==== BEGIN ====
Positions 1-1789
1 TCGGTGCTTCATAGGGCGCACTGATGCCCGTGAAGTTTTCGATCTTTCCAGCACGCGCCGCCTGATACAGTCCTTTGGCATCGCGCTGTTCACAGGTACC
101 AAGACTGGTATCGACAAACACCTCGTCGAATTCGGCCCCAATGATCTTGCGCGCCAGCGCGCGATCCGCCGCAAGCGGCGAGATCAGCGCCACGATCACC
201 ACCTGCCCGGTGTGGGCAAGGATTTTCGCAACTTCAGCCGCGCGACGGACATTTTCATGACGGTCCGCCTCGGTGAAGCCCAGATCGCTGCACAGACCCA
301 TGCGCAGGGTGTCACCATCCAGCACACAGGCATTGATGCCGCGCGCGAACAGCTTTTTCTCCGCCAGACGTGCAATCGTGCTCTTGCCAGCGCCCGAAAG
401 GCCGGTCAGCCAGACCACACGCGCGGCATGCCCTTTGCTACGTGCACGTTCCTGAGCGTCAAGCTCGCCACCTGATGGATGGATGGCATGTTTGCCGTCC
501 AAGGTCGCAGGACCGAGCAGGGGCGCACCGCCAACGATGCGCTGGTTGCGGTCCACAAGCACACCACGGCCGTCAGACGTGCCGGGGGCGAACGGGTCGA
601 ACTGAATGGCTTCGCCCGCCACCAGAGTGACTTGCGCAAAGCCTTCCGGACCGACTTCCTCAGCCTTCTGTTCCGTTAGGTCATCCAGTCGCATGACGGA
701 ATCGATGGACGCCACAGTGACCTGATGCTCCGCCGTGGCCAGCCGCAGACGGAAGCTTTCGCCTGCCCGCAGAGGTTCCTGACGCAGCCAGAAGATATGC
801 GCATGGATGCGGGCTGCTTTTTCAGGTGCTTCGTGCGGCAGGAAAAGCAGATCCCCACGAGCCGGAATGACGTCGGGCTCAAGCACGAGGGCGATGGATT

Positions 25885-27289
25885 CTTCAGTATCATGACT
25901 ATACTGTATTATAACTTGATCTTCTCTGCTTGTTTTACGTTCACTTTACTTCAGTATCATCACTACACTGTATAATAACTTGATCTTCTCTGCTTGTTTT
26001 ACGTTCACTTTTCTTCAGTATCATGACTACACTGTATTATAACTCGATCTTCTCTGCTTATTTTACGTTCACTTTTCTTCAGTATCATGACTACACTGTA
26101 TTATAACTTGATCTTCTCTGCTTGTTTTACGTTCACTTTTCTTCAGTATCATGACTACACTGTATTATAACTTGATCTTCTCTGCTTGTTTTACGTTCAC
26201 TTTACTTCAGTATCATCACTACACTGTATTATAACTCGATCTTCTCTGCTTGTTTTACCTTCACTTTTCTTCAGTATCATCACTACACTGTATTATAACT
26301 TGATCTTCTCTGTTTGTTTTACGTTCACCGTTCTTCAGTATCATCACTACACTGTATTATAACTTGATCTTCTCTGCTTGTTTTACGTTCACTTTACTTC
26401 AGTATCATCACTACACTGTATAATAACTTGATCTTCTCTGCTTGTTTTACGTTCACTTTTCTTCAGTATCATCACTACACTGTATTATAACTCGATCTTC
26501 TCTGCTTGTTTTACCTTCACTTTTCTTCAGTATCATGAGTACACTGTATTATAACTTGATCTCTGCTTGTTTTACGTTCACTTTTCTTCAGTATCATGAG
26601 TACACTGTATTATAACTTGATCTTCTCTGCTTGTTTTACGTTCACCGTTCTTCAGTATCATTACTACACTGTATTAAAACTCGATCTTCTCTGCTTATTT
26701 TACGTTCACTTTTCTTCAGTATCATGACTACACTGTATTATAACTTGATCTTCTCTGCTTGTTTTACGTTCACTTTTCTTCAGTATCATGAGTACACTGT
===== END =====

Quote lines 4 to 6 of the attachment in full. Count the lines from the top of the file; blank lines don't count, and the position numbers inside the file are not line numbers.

201 ACCTGCCCGGTGTGGGCAAGGATTTTCGCAACTTCAGCCGCGCGACGGACATTTTCATGACGGTCCGCCTCGGTGAAGCCCAGATCGCTGCACAGACCCA
301 TGCGCAGGGTGTCACCATCCAGCACACAGGCATTGATGCCGCGCGCGAACAGCTTTTTCTCCGCCAGACGTGCAATCGTGCTCTTGCCAGCGCCCGAAAG
401 GCCGGTCAGCCAGACCACACGCGCGGCATGCCCTTTGCTACGTGCACGTTCCTGAGCGTCAAGCTCGCCACCTGATGGATGGATGGCATGTTTGCCGTCC